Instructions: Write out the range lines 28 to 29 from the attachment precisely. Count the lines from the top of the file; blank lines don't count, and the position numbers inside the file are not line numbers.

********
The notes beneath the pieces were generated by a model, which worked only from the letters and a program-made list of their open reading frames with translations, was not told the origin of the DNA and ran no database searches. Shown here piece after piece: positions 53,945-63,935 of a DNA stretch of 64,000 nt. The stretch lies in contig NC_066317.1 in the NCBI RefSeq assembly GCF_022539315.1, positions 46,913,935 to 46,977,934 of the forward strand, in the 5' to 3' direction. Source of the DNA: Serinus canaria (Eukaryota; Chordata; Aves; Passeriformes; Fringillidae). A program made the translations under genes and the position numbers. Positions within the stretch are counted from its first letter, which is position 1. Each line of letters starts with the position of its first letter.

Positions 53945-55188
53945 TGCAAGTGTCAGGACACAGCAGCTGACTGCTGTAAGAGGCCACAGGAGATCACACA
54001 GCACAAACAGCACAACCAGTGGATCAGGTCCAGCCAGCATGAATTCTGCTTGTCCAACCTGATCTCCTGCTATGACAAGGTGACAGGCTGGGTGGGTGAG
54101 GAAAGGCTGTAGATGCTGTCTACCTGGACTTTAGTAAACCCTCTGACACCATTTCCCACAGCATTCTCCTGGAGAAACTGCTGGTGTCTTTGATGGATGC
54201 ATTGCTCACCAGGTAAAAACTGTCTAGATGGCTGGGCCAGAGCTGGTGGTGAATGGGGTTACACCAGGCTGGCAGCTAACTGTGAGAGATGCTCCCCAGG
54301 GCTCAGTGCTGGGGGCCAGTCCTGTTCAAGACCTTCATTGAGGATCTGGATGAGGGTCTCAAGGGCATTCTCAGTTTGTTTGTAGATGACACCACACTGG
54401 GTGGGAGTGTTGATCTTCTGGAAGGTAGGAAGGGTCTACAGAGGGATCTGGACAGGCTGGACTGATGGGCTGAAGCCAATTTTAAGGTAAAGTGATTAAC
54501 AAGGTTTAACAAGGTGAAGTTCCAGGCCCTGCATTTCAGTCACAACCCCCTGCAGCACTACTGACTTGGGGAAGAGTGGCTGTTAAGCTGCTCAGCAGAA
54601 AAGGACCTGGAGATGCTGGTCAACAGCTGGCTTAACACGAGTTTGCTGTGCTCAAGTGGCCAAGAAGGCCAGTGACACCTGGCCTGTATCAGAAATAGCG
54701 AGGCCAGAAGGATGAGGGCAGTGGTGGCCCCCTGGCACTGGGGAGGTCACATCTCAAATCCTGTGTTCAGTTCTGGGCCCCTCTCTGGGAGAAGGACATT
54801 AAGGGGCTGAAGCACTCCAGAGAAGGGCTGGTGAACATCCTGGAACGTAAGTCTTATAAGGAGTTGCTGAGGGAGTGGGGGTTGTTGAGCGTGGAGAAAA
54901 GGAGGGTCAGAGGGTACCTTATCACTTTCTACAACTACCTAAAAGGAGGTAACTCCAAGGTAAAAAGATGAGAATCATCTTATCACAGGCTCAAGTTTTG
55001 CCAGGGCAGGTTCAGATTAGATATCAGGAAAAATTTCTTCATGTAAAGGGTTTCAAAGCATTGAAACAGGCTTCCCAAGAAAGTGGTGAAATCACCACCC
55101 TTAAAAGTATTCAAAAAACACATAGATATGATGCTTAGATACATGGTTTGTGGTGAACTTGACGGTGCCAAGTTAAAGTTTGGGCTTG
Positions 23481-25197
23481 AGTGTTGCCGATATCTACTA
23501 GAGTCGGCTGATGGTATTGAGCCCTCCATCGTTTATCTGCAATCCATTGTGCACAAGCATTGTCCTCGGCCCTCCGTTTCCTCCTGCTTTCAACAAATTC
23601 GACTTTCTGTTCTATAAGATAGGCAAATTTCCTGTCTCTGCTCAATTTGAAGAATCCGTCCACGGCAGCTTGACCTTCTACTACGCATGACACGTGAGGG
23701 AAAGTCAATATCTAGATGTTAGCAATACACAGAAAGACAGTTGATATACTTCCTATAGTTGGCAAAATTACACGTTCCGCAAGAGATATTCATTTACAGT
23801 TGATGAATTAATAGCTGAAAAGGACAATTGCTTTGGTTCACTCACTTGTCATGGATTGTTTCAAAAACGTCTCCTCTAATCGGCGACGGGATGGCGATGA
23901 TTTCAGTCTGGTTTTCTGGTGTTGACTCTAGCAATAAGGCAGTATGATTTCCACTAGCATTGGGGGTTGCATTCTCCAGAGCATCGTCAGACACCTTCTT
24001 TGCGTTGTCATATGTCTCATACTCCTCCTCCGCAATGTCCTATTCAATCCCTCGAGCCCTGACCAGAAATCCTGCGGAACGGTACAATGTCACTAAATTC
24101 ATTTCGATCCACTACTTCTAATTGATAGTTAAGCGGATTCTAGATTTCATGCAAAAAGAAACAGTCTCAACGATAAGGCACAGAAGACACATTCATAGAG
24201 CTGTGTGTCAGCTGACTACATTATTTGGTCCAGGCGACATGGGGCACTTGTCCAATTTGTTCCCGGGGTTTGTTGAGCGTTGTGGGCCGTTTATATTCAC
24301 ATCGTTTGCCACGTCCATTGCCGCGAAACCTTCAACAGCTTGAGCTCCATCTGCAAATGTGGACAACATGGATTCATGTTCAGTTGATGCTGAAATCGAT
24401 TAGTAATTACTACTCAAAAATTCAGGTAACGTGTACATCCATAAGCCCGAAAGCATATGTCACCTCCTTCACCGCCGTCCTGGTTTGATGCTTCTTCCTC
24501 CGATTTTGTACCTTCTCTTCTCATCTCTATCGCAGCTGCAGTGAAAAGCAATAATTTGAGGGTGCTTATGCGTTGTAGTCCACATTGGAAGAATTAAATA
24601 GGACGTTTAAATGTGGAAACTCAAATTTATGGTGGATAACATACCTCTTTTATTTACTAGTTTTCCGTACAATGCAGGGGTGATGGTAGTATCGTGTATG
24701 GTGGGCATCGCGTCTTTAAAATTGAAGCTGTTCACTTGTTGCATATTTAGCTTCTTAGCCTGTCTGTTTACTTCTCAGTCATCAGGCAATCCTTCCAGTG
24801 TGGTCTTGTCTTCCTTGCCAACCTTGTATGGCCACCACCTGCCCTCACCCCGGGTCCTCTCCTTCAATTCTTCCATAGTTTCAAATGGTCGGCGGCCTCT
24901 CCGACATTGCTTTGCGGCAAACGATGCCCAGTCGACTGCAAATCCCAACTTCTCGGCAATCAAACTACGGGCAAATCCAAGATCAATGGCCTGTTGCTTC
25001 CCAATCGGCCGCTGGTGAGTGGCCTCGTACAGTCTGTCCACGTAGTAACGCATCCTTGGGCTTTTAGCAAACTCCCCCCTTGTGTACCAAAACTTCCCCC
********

24501 CGATTTTGTACCTTCTCTTCTCATCTCTATCGCAGCTGCAGTGAAAAGCAATAATTTGAGGGTGCTTATGCGTTGTAGTCCACATTGGAAGAATTAAATA
24601 GGACGTTTAAATGTGGAAACTCAAATTTATGGTGGATAACATACCTCTTTTATTTACTAGTTTTCCGTACAATGCAGGGGTGATGGTAGTATCGTGTATG